FumeFX to RenderMan - Maya Integration

The following is a transcription of one of my independent projects while I was a student at SCAD.  The original page is still available here.  Unfortunately, I haven't had much time or inclination to further develop this as I haven't really done anything with an fx simulation in a couple of years.  Perhaps some of the information here is useful to someone!

INTEGRATING WITH MAYA - PASSES

Based on the unweildy nature of the previous steps, I decided to investigate adding my own passes to the RenderMan Pass Settings Tree in Maya. I started this process by examining the Slim templates for the All Purpose Material Subsurface Scattering component and the Base Volume. After analyzing the Slim template code, I isolated the relevant TCL code to create these render passes. Like any of these experiments, a long series of deeper and deeper searches into the RenderMan Slim templates and TCL header files finally illuminated what actually happens with the TCL code in the main Slim template. I will not spend any time going over the basics of Slim template creation, but the interesting bit of the Slim template is posted below.

parameter float Disable {
   label {Disable Bake}
   subtype switch
   default 1
   msghandler {
      SetValue {
         set atl sss
         set ch _radiance_t
         set sty volumeScatter 
         set prop %obj
         set app [$prop GetAppearance]
         set map [[$app GetProperties -name *Crew*] GetValue]
         set d [$prop GetValue]
         set bakedFileProp [$app GetProperties -name *BakedFile*]
         set ptcFileProp [$app GetProperties -name *PtcFile*]
         set bakePassIdProp [$app GetProperties -name *BakePassId*]
         set bakePassClassProp [$app GetProperties -name *BakePassClass*]
         $bakedFileProp SetValue "\[bakemap -atlas $atl -chan $ch -map $map
                                 -style $sty -disable $d\]"
         $ptcFileProp SetValue "\[ptcfile $atl $map $sty\]" 
         $bakePassIdProp SetValue "\[bakepassid $atl $map $sty\]"
         $bakePassClassProp SetValue "\[bakepassclass $sty\]"
      }
   }
}
slimattribute string Crew {
   default {$SHADERGROUP}
}
parameter string CurrentPassId {
   provider variable locked
   default {$PASSID}
}
parameter string BakePassId {
   default {}
   provider variable locked
}
parameter string BakePassClass {
   default {}
   provider variable locked
}
parameter string PtcFile {
   default {}
   provider variable locked
}
parameter string BakedFile {
   default {}
   provider variable locked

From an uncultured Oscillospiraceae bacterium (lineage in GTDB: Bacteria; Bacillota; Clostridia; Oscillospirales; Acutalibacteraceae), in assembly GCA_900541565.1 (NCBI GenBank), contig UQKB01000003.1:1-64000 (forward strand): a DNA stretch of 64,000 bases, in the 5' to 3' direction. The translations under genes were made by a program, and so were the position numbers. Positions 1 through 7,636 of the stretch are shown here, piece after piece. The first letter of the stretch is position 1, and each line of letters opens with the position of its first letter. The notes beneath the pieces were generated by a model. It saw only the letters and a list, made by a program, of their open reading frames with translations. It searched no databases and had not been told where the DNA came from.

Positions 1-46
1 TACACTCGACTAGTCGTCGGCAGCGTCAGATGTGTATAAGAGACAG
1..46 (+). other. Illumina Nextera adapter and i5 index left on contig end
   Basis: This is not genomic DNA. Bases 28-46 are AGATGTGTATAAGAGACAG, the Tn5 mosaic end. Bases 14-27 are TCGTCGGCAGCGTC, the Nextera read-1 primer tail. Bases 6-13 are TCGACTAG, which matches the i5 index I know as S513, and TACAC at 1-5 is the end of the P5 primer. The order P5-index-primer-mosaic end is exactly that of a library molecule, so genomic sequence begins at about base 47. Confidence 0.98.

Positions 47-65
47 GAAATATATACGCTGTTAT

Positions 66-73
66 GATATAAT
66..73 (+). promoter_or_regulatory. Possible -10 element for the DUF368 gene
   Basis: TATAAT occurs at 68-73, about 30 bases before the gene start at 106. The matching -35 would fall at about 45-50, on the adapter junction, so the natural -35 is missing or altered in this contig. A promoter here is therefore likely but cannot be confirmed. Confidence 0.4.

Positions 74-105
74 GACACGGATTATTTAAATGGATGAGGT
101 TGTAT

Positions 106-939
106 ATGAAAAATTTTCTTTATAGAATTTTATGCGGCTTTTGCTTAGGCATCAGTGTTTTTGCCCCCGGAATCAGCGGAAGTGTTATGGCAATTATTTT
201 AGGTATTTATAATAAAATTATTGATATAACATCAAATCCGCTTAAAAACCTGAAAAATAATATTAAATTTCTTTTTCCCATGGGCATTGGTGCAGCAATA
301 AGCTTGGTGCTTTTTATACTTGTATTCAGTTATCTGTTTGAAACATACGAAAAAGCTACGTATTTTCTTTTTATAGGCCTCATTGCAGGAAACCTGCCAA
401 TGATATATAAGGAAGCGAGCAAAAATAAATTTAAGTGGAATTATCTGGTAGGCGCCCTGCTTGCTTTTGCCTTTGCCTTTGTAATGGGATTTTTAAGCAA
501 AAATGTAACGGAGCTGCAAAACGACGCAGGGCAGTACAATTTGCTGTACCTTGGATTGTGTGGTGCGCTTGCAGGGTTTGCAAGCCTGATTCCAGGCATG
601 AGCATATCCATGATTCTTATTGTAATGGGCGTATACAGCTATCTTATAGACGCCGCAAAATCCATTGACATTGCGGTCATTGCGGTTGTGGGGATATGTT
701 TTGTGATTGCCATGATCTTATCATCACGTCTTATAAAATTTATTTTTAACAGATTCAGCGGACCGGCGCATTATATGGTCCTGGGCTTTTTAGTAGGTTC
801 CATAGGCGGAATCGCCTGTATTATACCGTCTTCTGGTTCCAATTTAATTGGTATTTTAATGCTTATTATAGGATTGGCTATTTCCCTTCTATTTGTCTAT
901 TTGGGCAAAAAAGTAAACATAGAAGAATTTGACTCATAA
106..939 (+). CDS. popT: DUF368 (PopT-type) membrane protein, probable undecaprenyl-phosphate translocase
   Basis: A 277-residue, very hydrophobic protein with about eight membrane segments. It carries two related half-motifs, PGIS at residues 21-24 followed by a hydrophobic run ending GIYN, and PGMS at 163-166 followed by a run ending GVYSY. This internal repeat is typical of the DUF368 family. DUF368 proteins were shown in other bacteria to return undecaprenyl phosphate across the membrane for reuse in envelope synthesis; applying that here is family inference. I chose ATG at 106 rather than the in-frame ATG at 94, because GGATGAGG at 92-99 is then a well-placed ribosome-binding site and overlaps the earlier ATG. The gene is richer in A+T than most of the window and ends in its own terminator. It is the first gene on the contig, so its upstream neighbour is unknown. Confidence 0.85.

}

The basic element of interest here is the msghandler SetValue. This TCL method runs when the value of the associated parameter changes. In this case, it was a checkbox for enabling or disabling the point cloud bake. When the point cloud is enabled, parameters are retrieved about the set of objects with the shader applied ("Crew") and the current Pass ID, and four TCL functions are set in strings that will create the relevant render passes in the Pass Settings dialog. I have not isolated the area yet where these are finally executed, but I am fairly certain these are evaluated by some TCL code that is executed at render-time. This code is mostly borrowed from the BaseVolume material.

Now that RenderMan will happily create the additional passes, I have control over the various associated render settings (shading rate, number of bounces, etc.). Next, I added conditionals to my shader code to only bake the map if the prepass was the current pass, and only use the point cloud result in the final render pass. These are not accessed in the standard way and are instead accessed via the various hidden parameters set in the previous code block.

//BakedFile and Disable are set as shader params
if(BakedFile != "" && Disable != 1) {
	color indirLight = 0;					
	texture3d(BakedFile, P, N, "_indirectdiffuse", indirLight);
	sAccum += indirLight * Intensity;
}

//Disable, CurrentPassId, BakePassId, PtcFile are all set as shader params
if(Disable != 1 && rdepth == 0 && CurrentPassId == BakePassId) {
	float area = area(P, "dicing");
	if(OI != color(0) && PtcFile != "") {
		bake3d(PtcFile, "_area,_radiosity,_extinction,Cs", P, N,
			"interpolate", 1,
			"_area", area, "_radiosity", CI, 
			"_extinction", OI, "Cs", CI);
}

I am extremely happy with how this smooths the process of using the shader and am much clearer (though still finding the last few details) on how these more complex Slim templates interface with RenderMan for Maya.

INTEGRATING WITH MAYA - AOVS

The last major feature I hoped to add was support for AOVs. Having a small amount of experience with standard RSL shader AOVs, I thought this would take only a couple of minutes to implement with simple output varying parameters. While it was not at all this simple, I was able after all to find a fairly elegant way to implement AOVs.

//A simple RSL shader with an AOV
surface hasAOV ( output varying color extraChan = 0 ) {
	//will create an AOV with the surface colored red
	extraChan = color(1,0,0);
}

First, a bit of background about how Slim shader templates work. A Slim template is a bunch of TCL defining input and output parameters followed by a block of RSL code. Inside this RSL code, values are assigned to output parameters and at first glance everything appears exactly like a regular RSL shader. The actual process is much more complicated than that, but can be described in brief. The RSLFunction defined in a Slim template is implemented in the resulting .sl file as just that - a function. The actual surface shader code calls the function and assigns the output parameters to the actual shader outputs. First, a very simple Slim template:

slim 1 extensions cutter {
extensions fundza cutr {
	template shadingmodel HasColor {
		collection shadingmodel result {
			access output
			display hidden
			parameter color CI {
				access output
				}
			parameter color OI {